Charlotte, NC—At the end of the North Carolina Rheumatology Association (NCRA) annual meeting, Shane Anderson, MD, President of the Association discussed the meeting, challenges he faces in his practice as well as his thoughts on ICD-10. Dr Anderson is a Practicing Rheumatologist in Greensboro, North Carolina, and has been the president of the association for the past 2 years.
This year’s meeting was a 2-day event held at the Ballantyne Resort and included both local and national experts on various rheumatology topics. In particular, Robert T. Keenan, MD, MPH, Duke University School of Medicine Division of Rheumatology, talked about new guidelines for gout. Megan Clowse, MD, Duke University Medical Center, discussed pregnancy and rheumatic disease, and an inspiring talk by Wayne Sotile, PhD, Center for Physician Resilience and Renewal, focused on thriving through change and promoting resilience during difficult times. Other topics covered included rheumatology-related skin disorders, autoimmunity and rheumatologic manifestations of immune deficiency, inflammatory myopathy, psoriatic arthritis, and ankylosing spondylitis.
Attendees included rheumatologists, mid-level providers, and other healthcare stakeholders.What are the main challenges you are facing today?
SA: The main challenges for me being a private practice rheumatologist with the particular patient demographic that I see in my clinic is access to care. We are very fortunate that in most of our autoimmune diseases to have really gained game-changing, life-changing, disease-modifying treatments, and it’s increasingly difficult to provide these treatments to patients. Simply due to access. Restriction to medicines either directly, excluding medicines from formularies, or making them cost prohibitive to patients. It makes it frustrating and challenging being a rheumatologist to know there are things that I can provide to the patient that will change their life, but yet we cannot do that, and that is very frustrating.How do you feel about the recent vote to delay ICD-10?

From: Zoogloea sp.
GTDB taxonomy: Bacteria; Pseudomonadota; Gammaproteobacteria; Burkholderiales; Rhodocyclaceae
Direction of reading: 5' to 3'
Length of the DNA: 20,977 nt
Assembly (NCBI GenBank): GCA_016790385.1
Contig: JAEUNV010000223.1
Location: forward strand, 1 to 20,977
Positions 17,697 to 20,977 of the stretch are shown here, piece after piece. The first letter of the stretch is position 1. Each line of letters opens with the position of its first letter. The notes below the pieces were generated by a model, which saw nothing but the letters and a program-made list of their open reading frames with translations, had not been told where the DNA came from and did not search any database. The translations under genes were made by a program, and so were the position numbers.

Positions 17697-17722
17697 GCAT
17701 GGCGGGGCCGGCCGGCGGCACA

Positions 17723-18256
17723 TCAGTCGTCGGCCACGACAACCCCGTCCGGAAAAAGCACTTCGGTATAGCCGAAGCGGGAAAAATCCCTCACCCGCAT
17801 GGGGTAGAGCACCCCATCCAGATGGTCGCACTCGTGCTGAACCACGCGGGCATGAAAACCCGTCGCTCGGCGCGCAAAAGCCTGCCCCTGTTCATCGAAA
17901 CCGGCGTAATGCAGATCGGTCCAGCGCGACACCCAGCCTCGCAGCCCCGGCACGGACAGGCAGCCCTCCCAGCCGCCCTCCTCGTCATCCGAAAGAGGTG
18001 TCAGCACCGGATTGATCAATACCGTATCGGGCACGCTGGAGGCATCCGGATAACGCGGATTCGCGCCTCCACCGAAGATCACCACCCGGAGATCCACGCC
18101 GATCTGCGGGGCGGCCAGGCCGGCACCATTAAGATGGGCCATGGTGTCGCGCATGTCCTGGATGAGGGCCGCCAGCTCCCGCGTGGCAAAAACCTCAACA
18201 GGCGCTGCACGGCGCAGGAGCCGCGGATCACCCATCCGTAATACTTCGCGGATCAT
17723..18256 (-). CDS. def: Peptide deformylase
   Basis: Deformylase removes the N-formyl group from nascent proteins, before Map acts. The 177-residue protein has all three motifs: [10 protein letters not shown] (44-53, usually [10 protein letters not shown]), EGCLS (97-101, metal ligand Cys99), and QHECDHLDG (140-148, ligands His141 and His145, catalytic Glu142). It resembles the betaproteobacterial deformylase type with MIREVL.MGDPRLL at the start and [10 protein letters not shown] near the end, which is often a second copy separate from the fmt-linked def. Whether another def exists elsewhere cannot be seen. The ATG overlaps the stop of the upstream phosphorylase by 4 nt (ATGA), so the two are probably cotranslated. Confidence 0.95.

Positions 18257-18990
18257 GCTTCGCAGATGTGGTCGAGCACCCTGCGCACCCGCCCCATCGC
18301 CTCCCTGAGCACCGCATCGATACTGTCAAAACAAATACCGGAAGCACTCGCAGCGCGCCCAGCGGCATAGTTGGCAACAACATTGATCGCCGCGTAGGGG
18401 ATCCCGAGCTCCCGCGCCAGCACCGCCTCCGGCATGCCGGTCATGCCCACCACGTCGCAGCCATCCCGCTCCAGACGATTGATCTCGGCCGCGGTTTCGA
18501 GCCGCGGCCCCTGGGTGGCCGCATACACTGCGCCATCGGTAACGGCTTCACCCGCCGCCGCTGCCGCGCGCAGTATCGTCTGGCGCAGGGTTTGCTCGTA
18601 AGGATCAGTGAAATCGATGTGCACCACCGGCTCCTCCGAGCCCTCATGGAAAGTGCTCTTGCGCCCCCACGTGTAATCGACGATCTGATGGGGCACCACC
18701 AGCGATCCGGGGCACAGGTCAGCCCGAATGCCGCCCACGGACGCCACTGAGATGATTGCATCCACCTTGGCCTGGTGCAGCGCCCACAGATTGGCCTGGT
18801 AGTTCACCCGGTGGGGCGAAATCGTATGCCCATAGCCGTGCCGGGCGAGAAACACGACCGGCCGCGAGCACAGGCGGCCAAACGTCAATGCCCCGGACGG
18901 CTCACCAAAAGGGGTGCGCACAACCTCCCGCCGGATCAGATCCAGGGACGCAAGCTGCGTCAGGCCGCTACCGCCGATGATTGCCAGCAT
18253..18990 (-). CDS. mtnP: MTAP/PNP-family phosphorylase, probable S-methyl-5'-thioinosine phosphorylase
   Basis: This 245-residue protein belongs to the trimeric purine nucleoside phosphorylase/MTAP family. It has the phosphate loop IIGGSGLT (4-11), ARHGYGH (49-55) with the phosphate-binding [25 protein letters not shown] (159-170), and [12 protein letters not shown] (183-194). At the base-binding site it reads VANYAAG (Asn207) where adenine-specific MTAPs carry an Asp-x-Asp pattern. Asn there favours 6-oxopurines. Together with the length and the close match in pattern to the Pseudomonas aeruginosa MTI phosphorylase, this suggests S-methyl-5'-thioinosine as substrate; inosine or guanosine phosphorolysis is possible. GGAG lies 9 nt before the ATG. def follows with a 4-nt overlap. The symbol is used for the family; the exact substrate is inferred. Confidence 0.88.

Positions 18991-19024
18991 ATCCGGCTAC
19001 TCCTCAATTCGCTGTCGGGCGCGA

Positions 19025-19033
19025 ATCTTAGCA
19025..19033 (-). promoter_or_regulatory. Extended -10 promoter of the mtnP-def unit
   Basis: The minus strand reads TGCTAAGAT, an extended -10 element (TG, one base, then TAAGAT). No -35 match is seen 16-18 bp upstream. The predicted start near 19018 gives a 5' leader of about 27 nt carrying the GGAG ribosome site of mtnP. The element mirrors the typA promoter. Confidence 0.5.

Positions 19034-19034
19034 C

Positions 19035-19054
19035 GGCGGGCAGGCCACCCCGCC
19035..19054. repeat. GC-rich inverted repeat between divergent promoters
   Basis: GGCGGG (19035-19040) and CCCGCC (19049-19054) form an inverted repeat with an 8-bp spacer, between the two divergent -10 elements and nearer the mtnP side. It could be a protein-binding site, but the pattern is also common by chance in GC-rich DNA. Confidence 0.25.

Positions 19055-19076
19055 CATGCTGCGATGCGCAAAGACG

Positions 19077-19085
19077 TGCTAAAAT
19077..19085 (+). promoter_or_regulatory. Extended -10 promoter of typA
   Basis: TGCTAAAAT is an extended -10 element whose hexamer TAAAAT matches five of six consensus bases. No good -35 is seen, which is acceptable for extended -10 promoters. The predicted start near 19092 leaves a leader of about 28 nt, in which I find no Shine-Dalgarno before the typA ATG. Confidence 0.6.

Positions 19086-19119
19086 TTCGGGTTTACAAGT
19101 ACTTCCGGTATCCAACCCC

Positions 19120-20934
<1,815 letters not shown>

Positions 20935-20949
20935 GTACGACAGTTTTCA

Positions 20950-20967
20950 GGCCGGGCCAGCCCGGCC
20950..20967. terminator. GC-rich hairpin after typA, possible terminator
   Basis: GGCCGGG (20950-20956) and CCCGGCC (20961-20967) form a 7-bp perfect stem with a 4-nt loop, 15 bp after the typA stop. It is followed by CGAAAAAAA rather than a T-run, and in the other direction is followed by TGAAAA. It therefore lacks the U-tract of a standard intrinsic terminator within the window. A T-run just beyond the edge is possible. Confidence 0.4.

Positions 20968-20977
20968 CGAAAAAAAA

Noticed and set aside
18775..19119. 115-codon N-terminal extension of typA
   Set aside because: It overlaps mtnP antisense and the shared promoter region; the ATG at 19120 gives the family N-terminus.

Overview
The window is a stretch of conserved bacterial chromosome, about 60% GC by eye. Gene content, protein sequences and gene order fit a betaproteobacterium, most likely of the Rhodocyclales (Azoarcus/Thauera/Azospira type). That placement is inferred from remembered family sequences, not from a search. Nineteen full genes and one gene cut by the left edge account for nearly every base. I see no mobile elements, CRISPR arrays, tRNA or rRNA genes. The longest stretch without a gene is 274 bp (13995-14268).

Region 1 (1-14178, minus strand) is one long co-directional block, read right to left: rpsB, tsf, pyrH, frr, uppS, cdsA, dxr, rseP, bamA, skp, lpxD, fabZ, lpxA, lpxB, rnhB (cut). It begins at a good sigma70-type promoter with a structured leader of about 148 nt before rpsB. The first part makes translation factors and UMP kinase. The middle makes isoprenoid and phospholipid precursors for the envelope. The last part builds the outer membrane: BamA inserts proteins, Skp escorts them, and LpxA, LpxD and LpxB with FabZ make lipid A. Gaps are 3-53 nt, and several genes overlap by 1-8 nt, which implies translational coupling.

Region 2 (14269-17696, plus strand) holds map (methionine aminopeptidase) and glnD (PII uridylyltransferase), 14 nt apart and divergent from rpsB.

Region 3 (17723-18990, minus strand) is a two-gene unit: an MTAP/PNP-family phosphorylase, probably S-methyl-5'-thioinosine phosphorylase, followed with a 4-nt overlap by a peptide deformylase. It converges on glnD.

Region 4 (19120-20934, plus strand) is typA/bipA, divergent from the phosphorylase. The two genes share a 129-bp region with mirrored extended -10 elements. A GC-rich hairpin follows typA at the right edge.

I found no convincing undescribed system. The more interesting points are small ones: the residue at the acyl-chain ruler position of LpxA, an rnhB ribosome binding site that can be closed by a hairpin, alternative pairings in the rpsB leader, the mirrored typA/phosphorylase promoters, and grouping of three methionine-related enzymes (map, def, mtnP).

SA: I think that it is important, and sometimes it is easy to forget that practicing physicians are not only clinicians and researchers, but also small business owners. Trying to implement large regulatory changes, “while helping your grandma with painful knees,” can be sometimes challenging, even with expert help from consultants. I think, that giving it another year to try and decide how best to implement this without it being a financial burden, without it being a regulatory burden upon practices such as my practice, I think is critical.What does value-based care mean to you?
SA: Value-based care means you are providing the best quality of care for the best reasonable expenditure healthcare dollars, as I suspect it means for most patients. Everyone practices with the understanding that everyone has a limited budget. There are expenditures to the things that we do, there are expenditures to patients and payers, and it is sometimes challenging to strike the balance providing effective, good quality care, but also doing it in a fiscally responsible way. And for me, that’s what’s value-based care means.
The mission of the North Carolina Rheumatology Association is to promote the science and practice of rheumatology, and advocate access to the highest quality healthcare and management of patients with rheumatic diseases. Their goal is to discuss, facilitate, and maintain scientific information regarding the practice of rheumatology care. For more information on the North Carolina Rheumatology Association, please visit their website at http://www.ncrheum.org/.